Evaluate why you are having a hard time to get motivated. I’m going to list some things that can impact motivation and see if one or more of them seem to be applicable:

  • Lack of sleep – If you are tired due to lack of sleep the primary thing on your mind is getting sleep. It can be tough to get motivated just to carry out simple things when tired so no wonder you are having a hard time getting yourself out for a workout.
    • Remedy: Umm, sleep. That’s it. Try to get 7 to 8 hours of sleep if you can.
  • Getting sick, lack of energy – If you find that you are becoming sick more frequently than normal, are lacking energy even when at the gym there’s a good chance you have over trained. Sometimes we feel that if working out for an hour is beneficial than working out for 2 or 3 hours should be even better, right? Not necessarily. If you aren’t eating properly, getting the proper rest, and have awesome genetics than you are venturing into the territory of over training. The immune system becomes compromised and we get sick
    • Remedy: Stop over training! Reduce your workout by 50%. Do that for a week or two and see how you feel. Listen to your body and what it is telling you. One of the worst things that can happen when over training is injury. A way for your body to get you to finally listen and stop training.
  • Poor eating – Food is the fuel for our body that gets converted to energy. Garbage in / garbage out. If you aren’t eating well there is a good change you aren’t feeling well too. The food we eat has a big influence on our moods.
    • Remedy: Educate yourself on proper nutrition. Or to keep it simple start to eliminate simple carbs such as juice, pop, chips, candy, etc. Start eating complex carbs such as grains, vegetables. Check to see if you are getting enough protein for your body to rebuild itself. A general rule is .5 to 1 gram of protein per pound of body weight based on your activity level. The more active the higher amount of protein needed. Be sure to eat healthy fats too. Olive oil, coconut oil are good oils to use.

The same message

More of my posts lately have been focusing on how to get to the gym or wherever it is you workout instead of what to do when you are there. Why? Because if you aren’t even working out than what good is it knowing proper technique. We are at that time again where the gyms are full. But, not much longer and they will start to empty, again, like they did last year, and the year before that and…

Will this post make a difference? I don’t know but if it keeps one person working out instead of packing it in than it’s a success.

Don’t quit. Take one day at a time. Be in the minority and be proud of it.

Yours in health,

Darryl

two thirty five

the thief of time.

Building the body is easy. Our body can take a lot. From squatting hundreds of pounds to competing in 100 mile races. The body gets beaten up, but recovers. The mind on the other hand, usually it’s the mind that fails us.

It’s the mind that tells us that we can’t go on any further. It’s the mind that tells us to surrender to the pain. It’s the mind that tells us to quit.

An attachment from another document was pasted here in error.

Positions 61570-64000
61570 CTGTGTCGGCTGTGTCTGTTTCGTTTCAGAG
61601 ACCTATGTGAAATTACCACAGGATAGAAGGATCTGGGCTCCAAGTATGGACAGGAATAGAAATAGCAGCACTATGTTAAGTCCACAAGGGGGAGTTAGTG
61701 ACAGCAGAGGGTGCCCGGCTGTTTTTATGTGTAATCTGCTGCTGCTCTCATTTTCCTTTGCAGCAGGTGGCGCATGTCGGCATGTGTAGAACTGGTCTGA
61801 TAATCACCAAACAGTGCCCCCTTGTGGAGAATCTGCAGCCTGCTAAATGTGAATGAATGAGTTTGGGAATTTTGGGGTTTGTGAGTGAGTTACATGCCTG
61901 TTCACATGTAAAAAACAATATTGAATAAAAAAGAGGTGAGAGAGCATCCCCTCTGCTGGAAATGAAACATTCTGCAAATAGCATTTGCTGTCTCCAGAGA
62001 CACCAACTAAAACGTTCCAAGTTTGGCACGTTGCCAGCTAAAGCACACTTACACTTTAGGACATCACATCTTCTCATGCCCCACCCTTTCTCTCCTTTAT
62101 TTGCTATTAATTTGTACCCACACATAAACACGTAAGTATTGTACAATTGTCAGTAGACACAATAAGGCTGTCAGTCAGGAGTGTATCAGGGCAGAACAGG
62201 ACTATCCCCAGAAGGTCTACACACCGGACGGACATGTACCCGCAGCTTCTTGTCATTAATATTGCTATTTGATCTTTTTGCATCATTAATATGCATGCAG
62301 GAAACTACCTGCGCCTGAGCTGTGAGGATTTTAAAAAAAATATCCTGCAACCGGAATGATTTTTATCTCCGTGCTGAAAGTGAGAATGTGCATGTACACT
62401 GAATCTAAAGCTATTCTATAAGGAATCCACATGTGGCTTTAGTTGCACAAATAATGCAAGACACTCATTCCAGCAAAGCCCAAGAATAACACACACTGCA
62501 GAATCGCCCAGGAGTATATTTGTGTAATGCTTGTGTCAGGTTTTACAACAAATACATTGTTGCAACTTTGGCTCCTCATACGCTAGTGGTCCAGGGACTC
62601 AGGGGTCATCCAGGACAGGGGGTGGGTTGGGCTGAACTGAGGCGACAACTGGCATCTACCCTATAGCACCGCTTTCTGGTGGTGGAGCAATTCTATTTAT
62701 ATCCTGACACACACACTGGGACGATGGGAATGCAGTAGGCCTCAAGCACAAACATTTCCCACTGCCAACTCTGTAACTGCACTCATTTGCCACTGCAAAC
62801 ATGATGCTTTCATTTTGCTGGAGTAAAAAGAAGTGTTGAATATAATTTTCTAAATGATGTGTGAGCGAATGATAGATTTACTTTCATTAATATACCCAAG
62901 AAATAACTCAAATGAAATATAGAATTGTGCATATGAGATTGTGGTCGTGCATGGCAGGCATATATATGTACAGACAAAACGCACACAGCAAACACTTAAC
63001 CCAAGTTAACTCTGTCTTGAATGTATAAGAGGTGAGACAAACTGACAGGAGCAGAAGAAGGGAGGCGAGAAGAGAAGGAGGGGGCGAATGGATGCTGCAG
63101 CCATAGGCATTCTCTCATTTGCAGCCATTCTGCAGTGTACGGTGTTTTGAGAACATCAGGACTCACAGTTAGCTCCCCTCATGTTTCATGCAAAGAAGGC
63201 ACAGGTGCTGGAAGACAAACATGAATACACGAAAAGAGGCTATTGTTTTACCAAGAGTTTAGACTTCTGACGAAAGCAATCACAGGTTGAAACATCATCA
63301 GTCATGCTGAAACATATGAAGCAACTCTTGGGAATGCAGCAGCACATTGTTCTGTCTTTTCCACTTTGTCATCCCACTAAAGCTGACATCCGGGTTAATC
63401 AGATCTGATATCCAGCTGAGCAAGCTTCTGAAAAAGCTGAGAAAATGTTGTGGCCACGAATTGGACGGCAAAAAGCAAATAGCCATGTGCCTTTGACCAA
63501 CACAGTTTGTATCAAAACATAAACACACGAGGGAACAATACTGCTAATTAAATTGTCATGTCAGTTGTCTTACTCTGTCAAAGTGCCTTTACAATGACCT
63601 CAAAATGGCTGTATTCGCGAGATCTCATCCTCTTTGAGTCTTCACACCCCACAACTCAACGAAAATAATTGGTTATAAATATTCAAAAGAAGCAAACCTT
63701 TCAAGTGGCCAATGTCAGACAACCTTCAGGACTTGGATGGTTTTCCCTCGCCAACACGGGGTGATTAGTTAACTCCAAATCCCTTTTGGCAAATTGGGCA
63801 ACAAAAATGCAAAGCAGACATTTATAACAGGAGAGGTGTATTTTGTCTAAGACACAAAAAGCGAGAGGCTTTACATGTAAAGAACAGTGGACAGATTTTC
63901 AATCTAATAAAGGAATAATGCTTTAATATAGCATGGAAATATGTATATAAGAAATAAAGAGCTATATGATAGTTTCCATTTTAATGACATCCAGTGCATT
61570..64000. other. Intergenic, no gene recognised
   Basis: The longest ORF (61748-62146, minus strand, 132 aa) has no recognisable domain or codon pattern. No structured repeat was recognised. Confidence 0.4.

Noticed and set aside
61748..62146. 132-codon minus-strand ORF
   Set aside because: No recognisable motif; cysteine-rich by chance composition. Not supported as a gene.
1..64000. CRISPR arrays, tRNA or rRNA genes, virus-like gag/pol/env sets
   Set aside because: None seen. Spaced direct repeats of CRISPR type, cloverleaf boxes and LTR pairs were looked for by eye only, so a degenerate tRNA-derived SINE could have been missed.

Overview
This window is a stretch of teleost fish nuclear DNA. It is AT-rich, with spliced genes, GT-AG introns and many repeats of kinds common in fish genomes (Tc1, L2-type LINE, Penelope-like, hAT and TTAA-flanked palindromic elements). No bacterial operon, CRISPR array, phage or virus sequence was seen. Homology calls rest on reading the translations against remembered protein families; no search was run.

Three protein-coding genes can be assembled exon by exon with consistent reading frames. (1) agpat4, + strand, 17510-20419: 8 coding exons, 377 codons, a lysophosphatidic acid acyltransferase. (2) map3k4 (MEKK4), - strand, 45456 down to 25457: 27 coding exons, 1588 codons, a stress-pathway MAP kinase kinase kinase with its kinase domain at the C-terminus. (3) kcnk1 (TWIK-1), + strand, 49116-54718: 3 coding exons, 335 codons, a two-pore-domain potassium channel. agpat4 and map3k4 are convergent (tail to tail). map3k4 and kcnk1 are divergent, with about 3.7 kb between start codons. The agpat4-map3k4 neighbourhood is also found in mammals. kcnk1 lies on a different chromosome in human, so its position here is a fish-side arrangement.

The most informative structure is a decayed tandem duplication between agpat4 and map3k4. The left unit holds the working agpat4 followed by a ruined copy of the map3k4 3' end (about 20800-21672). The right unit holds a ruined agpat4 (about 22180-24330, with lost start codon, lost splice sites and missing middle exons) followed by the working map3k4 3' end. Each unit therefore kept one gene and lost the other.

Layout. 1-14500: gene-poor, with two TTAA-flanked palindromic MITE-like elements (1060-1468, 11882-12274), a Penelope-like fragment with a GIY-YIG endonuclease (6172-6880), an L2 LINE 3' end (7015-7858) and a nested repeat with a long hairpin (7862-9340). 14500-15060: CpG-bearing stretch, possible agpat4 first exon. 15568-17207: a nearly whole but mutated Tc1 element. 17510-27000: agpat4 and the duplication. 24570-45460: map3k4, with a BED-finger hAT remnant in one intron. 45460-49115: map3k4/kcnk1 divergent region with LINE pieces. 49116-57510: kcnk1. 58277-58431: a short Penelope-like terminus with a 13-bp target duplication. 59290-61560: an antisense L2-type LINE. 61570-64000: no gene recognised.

I’ve written a lot of posts over the last number of months covering a multitude of topics. Most covering the how, the what, and the why about exercise and health. But what good does this do you if you can’t even get yourself up to workout. You can have all the knowledge in the world on how to exercise but if you aren’t exercising it really doesn’t do you any good.

This leads me today’s post. I think it’s something worth covering, worth discussing. I always finish the end of my blog with ‘yours in health’ and if I don’t dedicate time to this issue than I am not doing you any good. In fact, I think I’m doing you a disservice. What good am I if I talk only about exercising, technique and don’t discuss why people have a hard time in the first place doing these things? In the end its all the same thing.

The first step

You want to get up and get out to the gym. You want to get up and do something active. You tell yourself you’ll do it after you are done reading, or after you are done some other activity. Or you’ll do it tomorrow. Tomorrow comes and you are able to find a reason to push it out another day. In some cases those days become a week. You really want to get up but you just can’t. It’s tough. I’ve been there and still end up there. Sometimes it’s easier to just relax and not have to think about anything, especially after a busy day.

And that can be the irony of it all. We know that after we exercise we feel so much better. That stress we had during the day is mostly gone. But we can’t always get our mind to see that, even though we have been there. The mind is powerful. It can be like a tidal wave of force taking you underwater.

I am not going to pretend that I have the solution to this. I’m not going to pretend that I am the motivational guru and I’m not going to pretend that there is an easy answer. I guess what I’m hoping is by sharing my own experience of what worked for me, it might end up helping you with your goal either directly or indirectly.